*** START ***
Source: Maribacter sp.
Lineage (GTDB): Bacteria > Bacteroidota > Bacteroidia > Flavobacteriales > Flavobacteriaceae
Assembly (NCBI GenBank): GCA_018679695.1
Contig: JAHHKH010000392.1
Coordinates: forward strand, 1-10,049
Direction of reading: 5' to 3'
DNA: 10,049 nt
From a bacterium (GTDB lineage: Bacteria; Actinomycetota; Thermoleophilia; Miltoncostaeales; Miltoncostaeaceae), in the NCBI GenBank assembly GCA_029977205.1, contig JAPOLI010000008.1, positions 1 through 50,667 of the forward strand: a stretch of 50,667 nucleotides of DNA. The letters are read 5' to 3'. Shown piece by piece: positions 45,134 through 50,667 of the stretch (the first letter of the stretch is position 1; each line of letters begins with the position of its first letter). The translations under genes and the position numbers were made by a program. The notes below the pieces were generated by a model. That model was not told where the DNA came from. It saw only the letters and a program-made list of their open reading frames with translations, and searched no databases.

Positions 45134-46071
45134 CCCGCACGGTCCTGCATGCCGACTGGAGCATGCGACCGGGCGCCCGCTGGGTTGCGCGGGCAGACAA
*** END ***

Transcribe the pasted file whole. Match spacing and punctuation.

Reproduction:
Source: Maribacter sp.
Lineage (GTDB): Bacteria > Bacteroidota > Bacteroidia > Flavobacteriales > Flavobacteriaceae
Assembly (NCBI GenBank): GCA_018679695.1
Contig: JAHHKH010000392.1
Coordinates: forward strand, 1-10,049
Direction of reading: 5' to 3'
DNA: 10,049 nt
From a bacterium (GTDB lineage: Bacteria; Actinomycetota; Thermoleophilia; Miltoncostaeales; Miltoncostaeaceae), in the NCBI GenBank assembly GCA_029977205.1, contig JAPOLI010000008.1, positions 1 through 50,667 of the forward strand: a stretch of 50,667 nucleotides of DNA. The letters are read 5' to 3'. Shown piece by piece: positions 45,134 through 50,667 of the stretch (the first letter of the stretch is position 1; each line of letters begins with the position of its first letter). The translations under genes and the position numbers were made by a program. The notes below the pieces were generated by a model. That model was not told where the DNA came from. It saw only the letters and a program-made list of their open reading frames with translations, and searched no databases.

Positions 45134-46071
45134 CCCGCACGGTCCTGCATGCCGACTGGAGCATGCGACCGGGCGCCCGCTGGGTTGCGCGGGCAGACAA